Lincoln Park ZooLights and Its More Than Two Million Lights Are Back

Daniel Hautzinger
Lincoln Park ZooLights. Photo: Lincoln Park Zoo
Over two million lights are used in Lincoln Park ZooLights. Photo: Lincoln Park Zoo

Planning and setting it up take the whole year. Some twenty-two people are required to erect and maintain it. 7,200 working hours are put into it. And it all leads to more than two million lights sparkling, dancing, and brilliantly illuminating the Lincoln Park Zoo for 35 of the darkest nights of the year.

ZooLights, which opened the day after Thanksgiving and continues through January 6 (find the schedule here), is a free-admission, beloved holiday tradition in Chicago, now in its 24th year. Last year, 600,000 people came to see the hundred-plus light displays, watch six to eight massive blocks of ice transformed into trees and animals by chainsaws every night, sip hot chocolate and mulled wine, and visit the animals at a time when it typically wouldn't occur to them. “We want people to have an unforgettable experience and come to the zoo during a time when they normally wouldn’t come, during the winter at nighttime,” says Josh Rupp, the Zoo’s Director of Events. “All the events we put on, including ZooLights, exist only to support the mission of the Zoo and its conservation and education efforts.”

ZooLights zebras. Photo: Lincoln Park Zoo/Julia FullerAnimals from zebras to apes can be found in brilliant LEDs throughout the Zoo. Photo: Lincoln Park Zoo/Julia Fuller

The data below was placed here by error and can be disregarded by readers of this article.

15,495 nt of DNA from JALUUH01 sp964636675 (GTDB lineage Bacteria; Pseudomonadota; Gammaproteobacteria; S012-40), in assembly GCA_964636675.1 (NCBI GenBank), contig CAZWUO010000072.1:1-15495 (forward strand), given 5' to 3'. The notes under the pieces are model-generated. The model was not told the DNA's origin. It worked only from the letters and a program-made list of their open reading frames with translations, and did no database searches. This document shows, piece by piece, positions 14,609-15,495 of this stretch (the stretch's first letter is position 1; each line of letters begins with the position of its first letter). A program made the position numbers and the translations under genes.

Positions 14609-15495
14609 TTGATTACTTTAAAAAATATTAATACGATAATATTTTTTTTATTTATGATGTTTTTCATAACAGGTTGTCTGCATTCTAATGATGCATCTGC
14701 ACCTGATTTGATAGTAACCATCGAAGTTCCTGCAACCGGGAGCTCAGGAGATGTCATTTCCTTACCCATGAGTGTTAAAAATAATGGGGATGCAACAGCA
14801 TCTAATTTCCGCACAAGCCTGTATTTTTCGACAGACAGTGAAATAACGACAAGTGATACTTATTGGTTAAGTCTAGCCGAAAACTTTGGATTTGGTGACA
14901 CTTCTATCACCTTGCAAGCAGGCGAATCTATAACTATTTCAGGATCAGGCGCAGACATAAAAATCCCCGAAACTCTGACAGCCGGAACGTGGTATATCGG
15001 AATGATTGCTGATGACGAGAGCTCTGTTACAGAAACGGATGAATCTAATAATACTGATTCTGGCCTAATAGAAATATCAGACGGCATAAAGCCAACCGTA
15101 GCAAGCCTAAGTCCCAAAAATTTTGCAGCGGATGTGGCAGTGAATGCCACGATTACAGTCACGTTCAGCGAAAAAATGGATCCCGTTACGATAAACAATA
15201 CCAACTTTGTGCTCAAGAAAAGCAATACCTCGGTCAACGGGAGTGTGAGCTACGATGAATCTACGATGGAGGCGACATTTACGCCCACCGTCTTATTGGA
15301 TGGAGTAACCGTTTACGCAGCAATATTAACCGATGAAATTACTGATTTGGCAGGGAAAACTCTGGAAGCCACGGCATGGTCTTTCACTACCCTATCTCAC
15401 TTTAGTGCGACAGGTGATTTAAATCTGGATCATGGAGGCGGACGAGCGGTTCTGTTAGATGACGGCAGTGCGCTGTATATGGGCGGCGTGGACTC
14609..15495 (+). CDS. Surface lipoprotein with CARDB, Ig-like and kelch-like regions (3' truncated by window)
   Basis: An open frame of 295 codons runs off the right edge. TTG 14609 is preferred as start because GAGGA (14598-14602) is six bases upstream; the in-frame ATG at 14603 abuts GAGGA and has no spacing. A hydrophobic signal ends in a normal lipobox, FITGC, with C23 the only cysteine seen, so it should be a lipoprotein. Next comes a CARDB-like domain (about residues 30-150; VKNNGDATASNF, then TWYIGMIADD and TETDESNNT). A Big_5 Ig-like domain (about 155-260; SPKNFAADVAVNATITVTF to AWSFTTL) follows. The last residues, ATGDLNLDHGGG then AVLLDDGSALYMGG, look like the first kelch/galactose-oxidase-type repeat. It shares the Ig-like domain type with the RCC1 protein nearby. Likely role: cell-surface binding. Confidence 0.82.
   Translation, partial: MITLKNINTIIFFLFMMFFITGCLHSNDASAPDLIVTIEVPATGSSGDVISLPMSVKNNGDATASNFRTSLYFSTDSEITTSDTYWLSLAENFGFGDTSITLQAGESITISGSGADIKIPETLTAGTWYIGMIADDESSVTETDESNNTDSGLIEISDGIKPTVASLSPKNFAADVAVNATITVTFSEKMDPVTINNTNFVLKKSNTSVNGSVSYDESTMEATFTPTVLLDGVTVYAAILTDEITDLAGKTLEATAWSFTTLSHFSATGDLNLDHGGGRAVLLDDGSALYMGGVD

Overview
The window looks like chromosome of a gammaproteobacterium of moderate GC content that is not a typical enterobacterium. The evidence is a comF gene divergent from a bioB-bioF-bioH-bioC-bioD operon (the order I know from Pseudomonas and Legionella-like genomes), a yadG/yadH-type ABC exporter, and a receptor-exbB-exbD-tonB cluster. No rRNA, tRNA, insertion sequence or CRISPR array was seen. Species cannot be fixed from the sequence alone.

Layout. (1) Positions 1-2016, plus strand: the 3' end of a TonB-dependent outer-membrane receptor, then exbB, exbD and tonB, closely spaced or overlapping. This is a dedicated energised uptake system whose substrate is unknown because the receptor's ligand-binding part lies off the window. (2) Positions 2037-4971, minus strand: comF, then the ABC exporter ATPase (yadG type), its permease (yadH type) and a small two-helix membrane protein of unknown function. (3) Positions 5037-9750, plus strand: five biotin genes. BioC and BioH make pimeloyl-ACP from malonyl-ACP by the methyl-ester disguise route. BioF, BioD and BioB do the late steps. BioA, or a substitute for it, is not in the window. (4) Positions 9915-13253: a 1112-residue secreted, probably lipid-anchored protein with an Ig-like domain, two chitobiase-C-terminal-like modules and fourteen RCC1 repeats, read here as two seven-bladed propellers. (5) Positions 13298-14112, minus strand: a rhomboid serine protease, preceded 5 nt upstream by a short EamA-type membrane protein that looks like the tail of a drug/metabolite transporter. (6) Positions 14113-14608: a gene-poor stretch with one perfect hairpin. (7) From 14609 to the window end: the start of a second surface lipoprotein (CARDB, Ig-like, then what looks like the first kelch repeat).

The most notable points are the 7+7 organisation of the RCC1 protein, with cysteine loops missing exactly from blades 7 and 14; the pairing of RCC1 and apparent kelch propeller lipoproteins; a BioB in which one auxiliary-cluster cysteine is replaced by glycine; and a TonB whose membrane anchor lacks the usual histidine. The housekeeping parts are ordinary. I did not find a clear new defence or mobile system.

So, despite the enormity of the ZooLights project, all of the displays and lights have to be organized around the animals and their care. “Our first priority is animal welfare,” Rupp says.

And animals, of course, are abundant in the light spectacles: alligators, apes, penguins, polar bears, zebras, and more creatures, all made out of LED lights, appear alongside whimsical holiday tableaux featuring gingerbread, evergreens, and Santa. Inside some of the Zoo’s buildings, such as the Helen Brach Primate House and the Regenstein Center for African Apes, visitors trying to warm up can find vintage ornament-inspired decorations and fun house mirrors, all designed by the Chicago-based firm Ivan Carlson & Associates. New this year are elaborate “dancing” displays set to holiday music on the South Lawn, rechristened the Wonderlawn, along with vivid up-lighting that highlights the Lawn’s natural trees.

ZooLights ice sculpture. Photo: Lincoln Park Zoo/Julia FullerCarvers from Nadeau's Ice Sculptures carve six to eight blocks of ice a month. Photo: Lincoln Park Zoo/Julia Fuller

This being the 150th anniversary of the Lincoln Park Zoo, the east side entrance is extravagantly decked out for maximum impact. Twelve LED peacock feathers, stretching eight feet high, lead the way to an illuminated arch and a #ZooLights sign perfect for Instagram, while the brand-new Searle Visitor Center, which opened the week before Thanksgiving, is worth seeing on its own.

There are also various events throughout the next month and a half, from a holiday market on Tuesday, November 27, to adult-centered nights on November 29 and December 6, to Monday Family Nights and Breakfast with Santa on December 16.

ZooLights. Photo: Lincoln Park ZooThe "Wonderlawn" features "dancing" displays set to holiday songs. Photo: Lincoln Park Zoo

Where do those millions of lights and all those decorations go during the rest of the year? “We try to use every little corner of the Zoo to store things,” Rupp says, laughing. Amazingly, some of the electrical infrastructure required for ZooLights begins coming out over the summer, and trees and parts of the Zoo begin to be wrapped with lights as early as October. “If you look hard enough, you might see some of it,” Rupp says. And while many of the displays return year after year, they might be found in a new location, so that “it’s kind of like an Easter egg hunt for people to find their favorite displays,” Rupp says. “We want to evoke that nostalgia and those fond memories, and create new ones every year.”


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